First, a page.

? What state is the patient in--during a coma? Many patients can remember situations when they were comatose. Is the brain activity dormant or regenerating? Or a miracle?
P.S. In the N-E-W-s. . . .
A man has come-out of a coma after 19 years.
Subject: Two Minds?
Date: 2003-07-09 09:37:21
Message Id: 5877
Involuntary responses of the nervous system are necessary to keep systems alive. We don't "tell" the heart to beat, we don't "tell" the lungs to take in air. However when they are not able to perform their function, our brain strugles to command them to work.
Sometimes students perform functions in the classroom as if they are on "automatic", such as writing worksheets or taking notes from the board. Students are not mentally engaged in this type of activity. Actually students LIKE this type of activity because they can remain brain-dead and it's EASIER for them than thinking. When I require them to be in groups and to question, explore, discuss and write an explanation; the students initially complain "What do you want us to say?" "Are we getting a grade for this?" You never said what we're supposed to write!"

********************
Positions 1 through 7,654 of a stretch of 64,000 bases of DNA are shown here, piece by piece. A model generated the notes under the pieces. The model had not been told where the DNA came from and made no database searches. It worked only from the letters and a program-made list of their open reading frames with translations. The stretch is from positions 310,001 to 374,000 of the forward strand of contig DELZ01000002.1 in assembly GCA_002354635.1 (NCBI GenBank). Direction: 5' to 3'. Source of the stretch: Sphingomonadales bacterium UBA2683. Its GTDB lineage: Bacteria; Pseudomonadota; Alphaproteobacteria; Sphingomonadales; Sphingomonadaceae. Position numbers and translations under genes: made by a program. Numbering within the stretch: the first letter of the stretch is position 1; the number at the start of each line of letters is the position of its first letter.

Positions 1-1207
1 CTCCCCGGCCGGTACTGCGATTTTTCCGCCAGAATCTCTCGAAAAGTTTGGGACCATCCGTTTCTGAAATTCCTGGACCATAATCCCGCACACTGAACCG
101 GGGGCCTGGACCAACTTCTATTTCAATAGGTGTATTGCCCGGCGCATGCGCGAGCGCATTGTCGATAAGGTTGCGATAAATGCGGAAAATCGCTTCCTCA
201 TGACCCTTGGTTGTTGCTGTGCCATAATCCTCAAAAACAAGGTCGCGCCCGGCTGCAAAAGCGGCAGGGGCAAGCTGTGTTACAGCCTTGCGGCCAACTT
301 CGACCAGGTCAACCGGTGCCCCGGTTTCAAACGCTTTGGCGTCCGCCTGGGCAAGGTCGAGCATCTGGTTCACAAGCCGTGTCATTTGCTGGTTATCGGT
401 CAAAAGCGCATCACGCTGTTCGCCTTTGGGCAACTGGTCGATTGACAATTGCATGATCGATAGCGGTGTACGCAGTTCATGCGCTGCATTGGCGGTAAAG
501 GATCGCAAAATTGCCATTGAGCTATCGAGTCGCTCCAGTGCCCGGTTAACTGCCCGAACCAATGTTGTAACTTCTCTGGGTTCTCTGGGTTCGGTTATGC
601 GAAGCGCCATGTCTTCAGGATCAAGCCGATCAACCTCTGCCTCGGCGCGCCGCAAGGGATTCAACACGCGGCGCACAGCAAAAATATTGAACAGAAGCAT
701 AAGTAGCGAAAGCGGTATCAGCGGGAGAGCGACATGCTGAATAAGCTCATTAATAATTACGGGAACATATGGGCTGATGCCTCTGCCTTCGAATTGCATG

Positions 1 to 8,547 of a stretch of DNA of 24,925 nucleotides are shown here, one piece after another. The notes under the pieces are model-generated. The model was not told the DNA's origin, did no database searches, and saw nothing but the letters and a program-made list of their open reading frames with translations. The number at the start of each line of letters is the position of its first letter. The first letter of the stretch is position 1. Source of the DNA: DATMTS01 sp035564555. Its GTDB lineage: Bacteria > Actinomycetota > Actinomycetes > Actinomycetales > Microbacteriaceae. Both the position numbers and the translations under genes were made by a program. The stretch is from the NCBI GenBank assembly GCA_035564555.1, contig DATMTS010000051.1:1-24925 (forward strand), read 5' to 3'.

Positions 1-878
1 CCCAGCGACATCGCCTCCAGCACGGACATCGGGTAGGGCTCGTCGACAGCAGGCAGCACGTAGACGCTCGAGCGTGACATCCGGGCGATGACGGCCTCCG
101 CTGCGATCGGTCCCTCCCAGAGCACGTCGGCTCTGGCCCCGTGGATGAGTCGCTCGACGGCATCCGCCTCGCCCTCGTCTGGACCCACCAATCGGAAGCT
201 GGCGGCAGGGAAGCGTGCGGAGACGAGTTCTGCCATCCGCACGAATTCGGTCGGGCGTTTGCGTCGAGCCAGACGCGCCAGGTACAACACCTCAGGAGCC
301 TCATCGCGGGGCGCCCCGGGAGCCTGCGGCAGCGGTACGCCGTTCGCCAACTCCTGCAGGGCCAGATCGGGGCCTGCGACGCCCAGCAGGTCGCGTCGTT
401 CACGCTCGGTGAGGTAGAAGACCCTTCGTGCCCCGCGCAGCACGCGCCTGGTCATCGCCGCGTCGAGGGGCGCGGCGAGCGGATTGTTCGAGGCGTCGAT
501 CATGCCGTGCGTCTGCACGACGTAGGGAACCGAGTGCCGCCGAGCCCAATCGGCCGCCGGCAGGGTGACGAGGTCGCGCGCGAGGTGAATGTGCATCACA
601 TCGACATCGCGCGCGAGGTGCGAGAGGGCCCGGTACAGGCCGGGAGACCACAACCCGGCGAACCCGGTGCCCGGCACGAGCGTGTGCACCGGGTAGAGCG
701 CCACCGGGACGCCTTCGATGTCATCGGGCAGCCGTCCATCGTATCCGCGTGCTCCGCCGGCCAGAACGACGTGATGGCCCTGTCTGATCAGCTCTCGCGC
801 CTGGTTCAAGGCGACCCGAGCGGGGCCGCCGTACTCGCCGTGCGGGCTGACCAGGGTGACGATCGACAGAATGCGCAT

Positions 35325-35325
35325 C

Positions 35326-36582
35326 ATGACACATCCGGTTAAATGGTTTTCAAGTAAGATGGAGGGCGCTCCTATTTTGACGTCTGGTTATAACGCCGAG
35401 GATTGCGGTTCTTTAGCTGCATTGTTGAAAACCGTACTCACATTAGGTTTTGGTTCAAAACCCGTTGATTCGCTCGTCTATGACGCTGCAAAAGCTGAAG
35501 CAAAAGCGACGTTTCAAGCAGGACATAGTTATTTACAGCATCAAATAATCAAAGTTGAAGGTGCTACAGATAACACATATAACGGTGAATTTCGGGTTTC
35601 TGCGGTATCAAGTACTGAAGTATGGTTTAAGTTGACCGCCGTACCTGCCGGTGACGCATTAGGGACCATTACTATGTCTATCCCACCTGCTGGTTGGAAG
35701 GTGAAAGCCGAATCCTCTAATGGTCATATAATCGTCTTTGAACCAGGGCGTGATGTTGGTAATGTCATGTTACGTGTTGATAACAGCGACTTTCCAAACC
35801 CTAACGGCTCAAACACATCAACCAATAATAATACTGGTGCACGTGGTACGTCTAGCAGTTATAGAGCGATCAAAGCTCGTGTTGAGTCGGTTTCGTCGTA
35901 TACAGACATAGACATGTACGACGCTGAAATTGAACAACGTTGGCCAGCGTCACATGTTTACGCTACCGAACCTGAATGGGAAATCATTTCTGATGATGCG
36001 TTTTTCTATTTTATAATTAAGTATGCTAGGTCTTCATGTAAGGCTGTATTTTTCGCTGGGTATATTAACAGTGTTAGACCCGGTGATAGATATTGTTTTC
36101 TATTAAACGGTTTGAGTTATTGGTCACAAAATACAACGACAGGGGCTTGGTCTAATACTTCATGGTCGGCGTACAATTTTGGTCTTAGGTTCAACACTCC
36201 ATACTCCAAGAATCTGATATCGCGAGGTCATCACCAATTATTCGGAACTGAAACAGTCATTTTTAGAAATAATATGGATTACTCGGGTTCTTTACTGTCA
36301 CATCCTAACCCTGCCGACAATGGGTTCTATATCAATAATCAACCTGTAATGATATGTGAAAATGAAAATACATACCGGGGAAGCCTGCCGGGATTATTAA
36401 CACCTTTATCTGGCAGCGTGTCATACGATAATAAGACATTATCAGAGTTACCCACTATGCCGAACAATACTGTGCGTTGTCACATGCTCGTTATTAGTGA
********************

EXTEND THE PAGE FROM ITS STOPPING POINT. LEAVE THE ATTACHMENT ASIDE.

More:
By the middle of the year my students are comfortable with the process. They have stopped copying from each other because the "originator" knows that s/he will receive a zero with the rest of the copies. The students also know that they will get points for writing what they THINK, especially if it is backed up with the evidence from their explorations. I don't grade for spelling or style. As a final result, I am able to get an excellent sense my students depth of understaning from their logs.
Subject: Yesterday's Stuff
Date: 2003-07-09 09:37:50
Message Id: 5878
Are there other situations where this occurs (without major damage to the nervous system like a broken neck)? Is it relevant for thinking about education/classrooms?
Absolutely! It seems that every day school imputs information to kids. Do we get corresponding output? I think not! Sometimes "stuff goes in but doesn't come out". Likewise, kids' responses to stimuli sometimes far outweighs the stimuli- one kid nudges another accidentally -of course- and the other kid decks him/her.